Next is the Interstate Wire Act of 1961. There have been many questions of whether the wire act actually applies to the Internet, but that seemed to be settled in 2000 when the Supreme Court found Jay Cohen guilty of accepting wagers on the Internet from the Island of Antigua. The court argued that the intent of the wire act was to be applied to all forms of communication that crosses borders, and new technology did not nullify that law. The court also argued that if any part of the transaction takes place in the U.S. then it is deemed to have occurred in the United States. However, once again, there is nothing the wire act that talks about the bettor himself. The very first stated criterion which must be met for the wire act to apply, is that "The person is engaged in the business of betting or wagering." The business of wagering implies that the person is taking bets or is running a business that profits from accepting bets. The casual bettor does not fall into this category, and hence under the wire act they are excluded. Consequently, everything else in the wire act is irrelevant for the recreational bettor.
Lastly, the Amendment to the Interstate Horseracing Act makes it legal for any person to place pari-mutuel wagers and companies to accept those wagers, between states, by any means of communication including the internet, provided the activity is legal in both states where the transaction takes place. It is this federal statute that has given the USTR headaches after the WTO ruled that the U.S. is in violation of a GATS agreement to provide cross border gambling services, because it allows this type of wagering to take place domestically, while making it illegal if the bets take place from another country. The reason that horse bets are accepted at offshore sportsbooks do not fall under this category is that those pay the track odds but are not pari-mutuel (i.e. they aren't bet into a common pool). As well, the U.S. argues that the exemption is only meant for U.S. tracks and countries with which it has an agreement.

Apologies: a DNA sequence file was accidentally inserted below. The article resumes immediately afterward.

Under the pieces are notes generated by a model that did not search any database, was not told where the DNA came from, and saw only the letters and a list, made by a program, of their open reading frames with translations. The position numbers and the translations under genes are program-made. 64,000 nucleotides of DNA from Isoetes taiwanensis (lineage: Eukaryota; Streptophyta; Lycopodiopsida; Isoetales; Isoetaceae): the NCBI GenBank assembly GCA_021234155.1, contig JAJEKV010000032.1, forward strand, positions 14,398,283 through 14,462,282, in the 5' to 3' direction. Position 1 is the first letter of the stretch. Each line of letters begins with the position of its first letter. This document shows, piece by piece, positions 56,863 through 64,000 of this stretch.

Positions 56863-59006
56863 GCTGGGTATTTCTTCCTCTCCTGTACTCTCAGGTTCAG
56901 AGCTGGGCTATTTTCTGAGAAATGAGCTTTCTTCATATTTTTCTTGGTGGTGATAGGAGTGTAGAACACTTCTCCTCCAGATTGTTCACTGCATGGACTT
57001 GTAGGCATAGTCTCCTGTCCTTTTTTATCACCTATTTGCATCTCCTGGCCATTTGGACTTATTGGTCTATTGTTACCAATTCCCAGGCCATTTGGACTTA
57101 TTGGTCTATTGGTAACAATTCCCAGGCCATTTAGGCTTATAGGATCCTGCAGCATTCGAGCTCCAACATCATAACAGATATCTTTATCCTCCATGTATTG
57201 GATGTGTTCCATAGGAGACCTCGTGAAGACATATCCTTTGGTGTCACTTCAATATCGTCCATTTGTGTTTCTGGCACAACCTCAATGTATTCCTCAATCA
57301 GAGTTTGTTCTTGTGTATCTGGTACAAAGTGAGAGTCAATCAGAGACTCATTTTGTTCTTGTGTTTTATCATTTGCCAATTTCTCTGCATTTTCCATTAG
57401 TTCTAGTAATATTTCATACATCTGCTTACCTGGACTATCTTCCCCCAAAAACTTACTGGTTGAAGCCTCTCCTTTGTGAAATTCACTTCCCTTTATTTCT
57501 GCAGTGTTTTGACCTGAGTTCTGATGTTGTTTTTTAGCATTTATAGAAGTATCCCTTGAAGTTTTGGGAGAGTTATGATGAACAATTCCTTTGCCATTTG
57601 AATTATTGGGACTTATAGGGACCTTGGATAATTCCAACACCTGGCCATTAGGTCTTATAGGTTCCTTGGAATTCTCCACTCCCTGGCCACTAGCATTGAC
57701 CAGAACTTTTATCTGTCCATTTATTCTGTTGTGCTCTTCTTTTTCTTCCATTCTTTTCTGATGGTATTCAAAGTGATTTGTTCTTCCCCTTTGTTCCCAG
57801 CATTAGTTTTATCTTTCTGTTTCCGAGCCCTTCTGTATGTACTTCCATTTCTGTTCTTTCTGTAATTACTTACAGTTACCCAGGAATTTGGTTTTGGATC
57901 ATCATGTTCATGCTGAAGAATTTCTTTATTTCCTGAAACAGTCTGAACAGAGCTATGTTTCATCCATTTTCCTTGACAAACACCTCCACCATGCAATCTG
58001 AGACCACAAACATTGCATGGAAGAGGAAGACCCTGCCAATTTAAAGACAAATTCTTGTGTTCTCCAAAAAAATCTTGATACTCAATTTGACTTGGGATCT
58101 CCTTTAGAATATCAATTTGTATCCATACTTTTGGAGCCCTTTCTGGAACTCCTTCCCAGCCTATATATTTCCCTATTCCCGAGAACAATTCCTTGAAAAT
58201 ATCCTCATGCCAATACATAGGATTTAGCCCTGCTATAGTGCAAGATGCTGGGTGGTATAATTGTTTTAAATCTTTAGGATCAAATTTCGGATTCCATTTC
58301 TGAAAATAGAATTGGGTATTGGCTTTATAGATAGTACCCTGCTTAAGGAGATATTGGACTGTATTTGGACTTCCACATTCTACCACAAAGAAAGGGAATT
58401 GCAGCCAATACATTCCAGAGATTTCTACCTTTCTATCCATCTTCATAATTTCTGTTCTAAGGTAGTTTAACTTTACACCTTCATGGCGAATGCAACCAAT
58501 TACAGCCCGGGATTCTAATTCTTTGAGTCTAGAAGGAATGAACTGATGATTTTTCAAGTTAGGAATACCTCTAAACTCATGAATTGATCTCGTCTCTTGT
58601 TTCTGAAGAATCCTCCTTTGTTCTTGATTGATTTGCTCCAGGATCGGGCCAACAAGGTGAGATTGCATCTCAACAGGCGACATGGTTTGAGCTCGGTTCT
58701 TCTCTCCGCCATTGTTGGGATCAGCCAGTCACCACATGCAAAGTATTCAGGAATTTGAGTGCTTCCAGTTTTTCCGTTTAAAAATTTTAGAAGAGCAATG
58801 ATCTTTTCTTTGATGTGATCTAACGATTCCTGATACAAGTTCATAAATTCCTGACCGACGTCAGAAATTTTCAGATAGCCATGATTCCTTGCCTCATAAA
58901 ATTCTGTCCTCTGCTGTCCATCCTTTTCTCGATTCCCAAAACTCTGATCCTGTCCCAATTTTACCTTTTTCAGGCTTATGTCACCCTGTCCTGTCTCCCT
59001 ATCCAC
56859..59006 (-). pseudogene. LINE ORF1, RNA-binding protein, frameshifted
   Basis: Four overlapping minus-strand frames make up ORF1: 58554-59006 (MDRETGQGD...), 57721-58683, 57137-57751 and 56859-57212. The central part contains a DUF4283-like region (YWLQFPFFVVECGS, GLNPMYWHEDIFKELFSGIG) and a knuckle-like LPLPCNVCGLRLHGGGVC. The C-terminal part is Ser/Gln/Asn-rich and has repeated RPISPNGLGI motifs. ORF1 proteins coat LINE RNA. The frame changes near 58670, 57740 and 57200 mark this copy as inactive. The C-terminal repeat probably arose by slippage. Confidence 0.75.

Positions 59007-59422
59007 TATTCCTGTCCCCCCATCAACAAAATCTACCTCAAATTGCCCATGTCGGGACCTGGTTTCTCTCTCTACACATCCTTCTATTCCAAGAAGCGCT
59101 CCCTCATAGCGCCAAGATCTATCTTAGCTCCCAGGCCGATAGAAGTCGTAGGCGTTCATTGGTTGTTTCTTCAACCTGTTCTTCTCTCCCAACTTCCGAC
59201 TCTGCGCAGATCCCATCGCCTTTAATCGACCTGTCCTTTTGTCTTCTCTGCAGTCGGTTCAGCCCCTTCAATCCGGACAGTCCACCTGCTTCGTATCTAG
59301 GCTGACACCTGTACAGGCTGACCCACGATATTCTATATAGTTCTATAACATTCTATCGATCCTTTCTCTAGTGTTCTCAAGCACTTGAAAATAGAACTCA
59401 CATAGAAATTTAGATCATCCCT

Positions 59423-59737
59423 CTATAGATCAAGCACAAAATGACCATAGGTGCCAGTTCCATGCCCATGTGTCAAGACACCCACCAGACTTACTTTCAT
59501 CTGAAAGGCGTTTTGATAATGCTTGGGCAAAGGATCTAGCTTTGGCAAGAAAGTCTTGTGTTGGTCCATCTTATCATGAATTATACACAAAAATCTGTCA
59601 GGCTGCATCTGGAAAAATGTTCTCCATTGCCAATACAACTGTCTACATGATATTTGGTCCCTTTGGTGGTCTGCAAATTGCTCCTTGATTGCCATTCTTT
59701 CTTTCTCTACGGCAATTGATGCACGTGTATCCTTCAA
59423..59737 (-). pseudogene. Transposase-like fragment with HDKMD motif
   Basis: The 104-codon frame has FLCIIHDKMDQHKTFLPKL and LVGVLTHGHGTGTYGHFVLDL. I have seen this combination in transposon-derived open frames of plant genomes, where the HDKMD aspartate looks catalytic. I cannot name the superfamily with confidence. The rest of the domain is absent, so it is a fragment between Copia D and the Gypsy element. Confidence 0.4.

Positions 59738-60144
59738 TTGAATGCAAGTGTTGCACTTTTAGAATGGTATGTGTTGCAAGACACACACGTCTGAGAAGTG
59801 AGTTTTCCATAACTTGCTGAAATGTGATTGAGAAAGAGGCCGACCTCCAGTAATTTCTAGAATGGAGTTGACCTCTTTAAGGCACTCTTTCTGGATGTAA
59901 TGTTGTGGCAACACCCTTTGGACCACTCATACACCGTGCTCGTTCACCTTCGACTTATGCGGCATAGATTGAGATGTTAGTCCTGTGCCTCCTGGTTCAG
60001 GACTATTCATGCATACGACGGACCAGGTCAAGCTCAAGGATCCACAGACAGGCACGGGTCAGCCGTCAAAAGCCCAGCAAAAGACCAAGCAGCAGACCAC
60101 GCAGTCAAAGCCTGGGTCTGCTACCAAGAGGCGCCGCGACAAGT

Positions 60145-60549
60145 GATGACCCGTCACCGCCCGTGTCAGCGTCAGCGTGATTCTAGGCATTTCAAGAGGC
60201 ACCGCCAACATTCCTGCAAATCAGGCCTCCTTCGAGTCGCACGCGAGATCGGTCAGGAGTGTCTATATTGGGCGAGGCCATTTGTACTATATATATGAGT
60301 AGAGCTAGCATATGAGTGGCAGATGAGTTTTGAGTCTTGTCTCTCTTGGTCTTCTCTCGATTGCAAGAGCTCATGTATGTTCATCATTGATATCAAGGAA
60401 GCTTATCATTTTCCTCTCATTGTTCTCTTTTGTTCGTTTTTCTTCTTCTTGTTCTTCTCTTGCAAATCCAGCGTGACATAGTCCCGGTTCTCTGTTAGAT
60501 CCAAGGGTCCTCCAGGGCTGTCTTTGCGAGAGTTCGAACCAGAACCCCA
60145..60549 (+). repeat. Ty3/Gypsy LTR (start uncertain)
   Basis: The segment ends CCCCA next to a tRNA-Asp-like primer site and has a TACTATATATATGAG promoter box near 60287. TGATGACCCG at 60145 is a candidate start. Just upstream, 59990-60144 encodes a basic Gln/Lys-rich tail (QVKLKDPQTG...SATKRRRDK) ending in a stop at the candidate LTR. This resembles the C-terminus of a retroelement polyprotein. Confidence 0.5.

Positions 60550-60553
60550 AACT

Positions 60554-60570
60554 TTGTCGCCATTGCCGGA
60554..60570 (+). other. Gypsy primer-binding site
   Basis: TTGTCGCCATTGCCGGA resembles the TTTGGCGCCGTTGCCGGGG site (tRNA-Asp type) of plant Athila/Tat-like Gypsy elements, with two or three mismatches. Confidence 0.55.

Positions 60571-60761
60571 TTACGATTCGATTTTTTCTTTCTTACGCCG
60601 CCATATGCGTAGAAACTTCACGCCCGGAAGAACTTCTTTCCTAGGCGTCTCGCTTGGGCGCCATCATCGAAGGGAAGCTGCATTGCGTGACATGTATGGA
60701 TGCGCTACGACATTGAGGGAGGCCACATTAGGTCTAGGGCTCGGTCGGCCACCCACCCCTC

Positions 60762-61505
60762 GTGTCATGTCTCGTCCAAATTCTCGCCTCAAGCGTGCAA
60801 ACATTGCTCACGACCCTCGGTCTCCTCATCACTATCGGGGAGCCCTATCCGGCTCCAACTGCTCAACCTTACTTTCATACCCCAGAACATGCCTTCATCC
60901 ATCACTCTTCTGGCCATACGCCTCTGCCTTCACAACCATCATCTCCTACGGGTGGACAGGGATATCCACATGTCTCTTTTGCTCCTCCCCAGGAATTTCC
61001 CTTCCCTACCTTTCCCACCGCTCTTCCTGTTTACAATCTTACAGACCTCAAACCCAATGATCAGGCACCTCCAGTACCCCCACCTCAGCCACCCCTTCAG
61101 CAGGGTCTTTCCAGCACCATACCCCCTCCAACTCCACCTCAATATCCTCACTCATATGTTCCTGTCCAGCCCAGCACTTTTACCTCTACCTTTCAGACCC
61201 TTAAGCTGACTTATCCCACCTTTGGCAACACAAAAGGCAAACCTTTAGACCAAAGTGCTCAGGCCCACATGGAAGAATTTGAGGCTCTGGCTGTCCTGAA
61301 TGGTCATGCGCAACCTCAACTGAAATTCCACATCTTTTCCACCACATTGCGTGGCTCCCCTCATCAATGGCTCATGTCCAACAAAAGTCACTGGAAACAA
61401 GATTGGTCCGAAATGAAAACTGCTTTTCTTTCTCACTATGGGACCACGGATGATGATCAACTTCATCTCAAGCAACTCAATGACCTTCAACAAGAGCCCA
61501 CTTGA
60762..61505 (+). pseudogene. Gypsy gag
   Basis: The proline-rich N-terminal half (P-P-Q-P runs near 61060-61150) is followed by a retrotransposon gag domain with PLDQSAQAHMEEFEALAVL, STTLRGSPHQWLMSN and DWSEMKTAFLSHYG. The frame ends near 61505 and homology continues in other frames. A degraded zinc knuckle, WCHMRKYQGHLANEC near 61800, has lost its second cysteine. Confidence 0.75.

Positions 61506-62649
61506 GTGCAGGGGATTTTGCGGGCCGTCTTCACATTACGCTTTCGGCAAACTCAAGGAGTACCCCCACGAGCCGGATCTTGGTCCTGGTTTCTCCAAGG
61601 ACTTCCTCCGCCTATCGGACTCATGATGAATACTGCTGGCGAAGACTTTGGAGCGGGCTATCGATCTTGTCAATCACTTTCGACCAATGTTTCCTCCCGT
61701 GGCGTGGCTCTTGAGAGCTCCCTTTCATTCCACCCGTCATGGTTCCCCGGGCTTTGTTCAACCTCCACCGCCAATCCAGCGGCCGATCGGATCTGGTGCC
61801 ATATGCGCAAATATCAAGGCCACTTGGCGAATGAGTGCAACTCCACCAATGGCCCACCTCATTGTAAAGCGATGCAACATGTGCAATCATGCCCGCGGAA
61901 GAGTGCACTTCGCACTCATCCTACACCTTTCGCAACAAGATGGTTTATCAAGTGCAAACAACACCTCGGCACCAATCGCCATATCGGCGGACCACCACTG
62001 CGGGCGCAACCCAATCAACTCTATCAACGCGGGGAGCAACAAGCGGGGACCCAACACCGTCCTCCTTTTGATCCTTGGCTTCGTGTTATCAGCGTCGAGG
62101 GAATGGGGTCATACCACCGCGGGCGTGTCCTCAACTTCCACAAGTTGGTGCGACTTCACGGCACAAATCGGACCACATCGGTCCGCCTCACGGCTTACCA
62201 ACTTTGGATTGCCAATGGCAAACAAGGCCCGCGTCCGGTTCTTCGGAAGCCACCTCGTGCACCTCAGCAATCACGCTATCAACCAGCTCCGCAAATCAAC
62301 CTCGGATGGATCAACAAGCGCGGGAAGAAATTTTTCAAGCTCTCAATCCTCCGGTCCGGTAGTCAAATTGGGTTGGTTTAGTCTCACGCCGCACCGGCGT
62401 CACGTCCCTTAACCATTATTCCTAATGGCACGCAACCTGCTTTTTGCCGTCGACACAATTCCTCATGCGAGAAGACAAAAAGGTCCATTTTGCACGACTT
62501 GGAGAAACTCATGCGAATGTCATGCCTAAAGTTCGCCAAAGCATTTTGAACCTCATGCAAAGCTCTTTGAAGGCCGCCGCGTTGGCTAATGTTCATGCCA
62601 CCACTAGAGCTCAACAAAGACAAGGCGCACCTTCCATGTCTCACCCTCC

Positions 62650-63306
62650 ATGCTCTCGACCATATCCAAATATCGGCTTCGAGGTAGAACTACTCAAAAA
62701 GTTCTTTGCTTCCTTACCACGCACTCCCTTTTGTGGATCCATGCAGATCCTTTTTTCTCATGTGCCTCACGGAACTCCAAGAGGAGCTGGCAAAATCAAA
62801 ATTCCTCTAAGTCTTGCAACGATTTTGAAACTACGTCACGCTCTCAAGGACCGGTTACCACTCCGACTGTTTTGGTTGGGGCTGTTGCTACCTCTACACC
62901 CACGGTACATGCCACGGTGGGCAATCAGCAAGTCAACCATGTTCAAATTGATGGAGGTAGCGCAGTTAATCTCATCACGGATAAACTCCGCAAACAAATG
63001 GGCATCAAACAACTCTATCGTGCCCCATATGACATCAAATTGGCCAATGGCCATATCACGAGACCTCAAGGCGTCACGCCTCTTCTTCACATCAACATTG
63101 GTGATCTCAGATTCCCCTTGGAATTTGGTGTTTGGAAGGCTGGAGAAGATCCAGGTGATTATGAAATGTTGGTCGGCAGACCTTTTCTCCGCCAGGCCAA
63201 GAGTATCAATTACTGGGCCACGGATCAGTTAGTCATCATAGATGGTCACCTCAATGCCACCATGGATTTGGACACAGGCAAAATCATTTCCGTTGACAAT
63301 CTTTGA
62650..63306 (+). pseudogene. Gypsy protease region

All the other federal laws on the books such as the Travel Act of 1961, the Gambling Ship Act, the Illegal gambling Business Act of 1970 and other statutes all relate to those in the business of betting and/or advertising for the purpose of promoting gambling. None of the acts discuss the bettor himself. As such it is safe to conclude that there is no federal statute that currently precludes an American from recreationally wagering on the Internet on sports, poker or casino games. That brings us back to the state laws, which are really what determine whether the activity is legal or not. As mentioned, the UIGEA makes it illegal for Americans to place wagers online if they are prohibited under state law. Of course, that being the case, the state law is what is relevant and the UIGEA is a support mechanism for those state laws. Unfortunately, the State statutes are not so clear-cut as to their legality. In fact, within some state laws there are specific areas of the state where some types of gambling are legal and others are not. Over the next few weeks I will try and look at every single state to determine which states expressly forbid online gambling by its citizens and which ones don't. As well, I will show whether online betting is a criminal charge or a misdemeanour in the states where it is expressly forbidden. One thing that must be pointed out, however, is that currently there have been no cases to my knowledge where any bettor has been jailed in the U.S. for placing bets online. For the most part, online gambling is not on the priority list for police and likely will never be. So the casual bettor is likely safe to place wagers or play poker from the comfort of his/her home without worrying about the police busting down his/her door. The purpose of this series of articles is to simply answer the question that many have asked me by e-mail: "Am I breaking any type of law by placing wagers online?"
The next article will look at the first dozen states and their specific laws for online betting by the recreational gambler.
Az should be in first edition. I've read em. Interested to see the next installment Hartley.
“Two things are infinite: the universe and human stupidity; and I'm not sure about the universe.”
― Albert Einstein